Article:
Their program—formed over Soviet objections—seemed almost designed to bring about an insurrection. Its main features were land reform, usury reform, and equal rights for women. All of these were unpopular. Land reform was particularly destabilizing. It was brutally applied and was most unpopular among peasants, who saw it as immoral and inconsistent with Islam. On top of all of this, the PDPA changed the national flag's color from Islamic green to socialist red. Caught somewhat by surprise, Moscow was publicly enthusiastic about the prospects for the new regime but concerned that the PDPA was alienating the people. They urged the PDPA to go slow at every turn. Soviet theorists were privately scornful of a socialist revolution in what they viewed as a feudal state.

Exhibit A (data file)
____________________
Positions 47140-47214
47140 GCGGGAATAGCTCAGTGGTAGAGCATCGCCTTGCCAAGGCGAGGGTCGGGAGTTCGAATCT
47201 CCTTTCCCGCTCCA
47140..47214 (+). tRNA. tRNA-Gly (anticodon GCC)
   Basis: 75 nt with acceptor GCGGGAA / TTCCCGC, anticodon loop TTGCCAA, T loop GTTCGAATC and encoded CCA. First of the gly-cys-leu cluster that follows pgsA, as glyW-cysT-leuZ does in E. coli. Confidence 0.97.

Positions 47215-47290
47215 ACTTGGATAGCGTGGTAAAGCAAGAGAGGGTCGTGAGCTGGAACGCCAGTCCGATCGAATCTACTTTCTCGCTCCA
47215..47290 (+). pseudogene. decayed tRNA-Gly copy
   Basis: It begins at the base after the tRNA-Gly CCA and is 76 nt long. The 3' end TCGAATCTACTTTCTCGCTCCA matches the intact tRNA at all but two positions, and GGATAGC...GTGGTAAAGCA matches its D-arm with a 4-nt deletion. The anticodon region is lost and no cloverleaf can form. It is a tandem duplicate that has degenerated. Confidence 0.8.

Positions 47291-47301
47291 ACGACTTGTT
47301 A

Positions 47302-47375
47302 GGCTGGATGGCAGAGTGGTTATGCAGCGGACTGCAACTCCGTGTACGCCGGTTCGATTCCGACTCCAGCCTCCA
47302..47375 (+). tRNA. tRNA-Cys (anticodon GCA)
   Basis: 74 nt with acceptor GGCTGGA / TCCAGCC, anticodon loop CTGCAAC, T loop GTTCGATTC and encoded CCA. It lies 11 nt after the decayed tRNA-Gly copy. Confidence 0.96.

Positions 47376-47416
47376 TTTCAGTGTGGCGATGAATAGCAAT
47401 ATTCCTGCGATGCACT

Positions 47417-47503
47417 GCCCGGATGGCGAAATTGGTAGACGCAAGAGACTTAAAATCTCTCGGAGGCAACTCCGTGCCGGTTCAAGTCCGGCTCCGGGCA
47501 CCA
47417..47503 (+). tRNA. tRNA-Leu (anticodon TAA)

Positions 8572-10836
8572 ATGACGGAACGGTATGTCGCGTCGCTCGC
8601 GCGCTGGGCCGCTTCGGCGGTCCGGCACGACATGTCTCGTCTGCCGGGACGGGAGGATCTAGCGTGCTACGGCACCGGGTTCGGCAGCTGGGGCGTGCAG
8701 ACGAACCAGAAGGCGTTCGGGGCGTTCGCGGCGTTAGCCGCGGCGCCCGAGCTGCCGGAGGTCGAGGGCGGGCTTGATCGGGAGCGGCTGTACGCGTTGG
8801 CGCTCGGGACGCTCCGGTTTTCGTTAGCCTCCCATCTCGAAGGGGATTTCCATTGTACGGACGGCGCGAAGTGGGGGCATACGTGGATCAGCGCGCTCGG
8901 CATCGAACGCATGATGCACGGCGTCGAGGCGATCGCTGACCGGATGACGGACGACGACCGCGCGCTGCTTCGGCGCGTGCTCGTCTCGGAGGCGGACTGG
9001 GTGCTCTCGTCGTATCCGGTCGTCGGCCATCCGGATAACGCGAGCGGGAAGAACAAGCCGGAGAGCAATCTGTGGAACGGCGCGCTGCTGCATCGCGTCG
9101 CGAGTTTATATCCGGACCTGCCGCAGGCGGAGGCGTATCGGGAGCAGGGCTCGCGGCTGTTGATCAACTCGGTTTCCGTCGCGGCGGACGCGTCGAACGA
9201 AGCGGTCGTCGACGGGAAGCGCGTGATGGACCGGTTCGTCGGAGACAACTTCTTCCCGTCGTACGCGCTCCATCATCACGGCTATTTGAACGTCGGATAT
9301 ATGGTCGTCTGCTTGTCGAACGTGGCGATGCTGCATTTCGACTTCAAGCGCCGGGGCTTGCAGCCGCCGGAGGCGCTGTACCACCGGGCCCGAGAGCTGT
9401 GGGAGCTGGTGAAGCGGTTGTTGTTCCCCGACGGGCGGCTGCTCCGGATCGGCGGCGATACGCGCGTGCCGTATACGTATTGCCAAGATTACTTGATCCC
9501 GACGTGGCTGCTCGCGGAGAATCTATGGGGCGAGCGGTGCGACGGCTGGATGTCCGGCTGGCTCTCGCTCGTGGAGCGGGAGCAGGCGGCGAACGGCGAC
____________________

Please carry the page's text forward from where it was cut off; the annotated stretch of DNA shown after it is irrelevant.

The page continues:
After the coup, PDPA relations with the United States were generally correct but not very productive. Washington was concerned about the regime and its open penetration by Soviet advisors but even more worried about developments in neighboring Iran. In February 1979, U.S.-Afghan relations nosedived when radicals in Kabul kidnapped U.S. Ambassador Adolph "Spike" Dubs. Against American advice, a sloppy, Afghan-led, Soviet-advised rescue attempt ended up killing the kidnappers and the Ambassador. U.S. aid programs ended and the diplomatic profile was reduced.
At the same time, Afghanistan's conscripted army was unstable and not up to dealing with emerging mujahideen (holy warriors). Tensions between Soviet advisors and Afghan commanders also grew. In March 1979, the insurgency took a drastic turn. A rebel attack against the city of Herat, coupled with an army mutiny, resulted in the massacre of 50 Soviet officers and their dependents. Patrick Garrity wrote in 1980: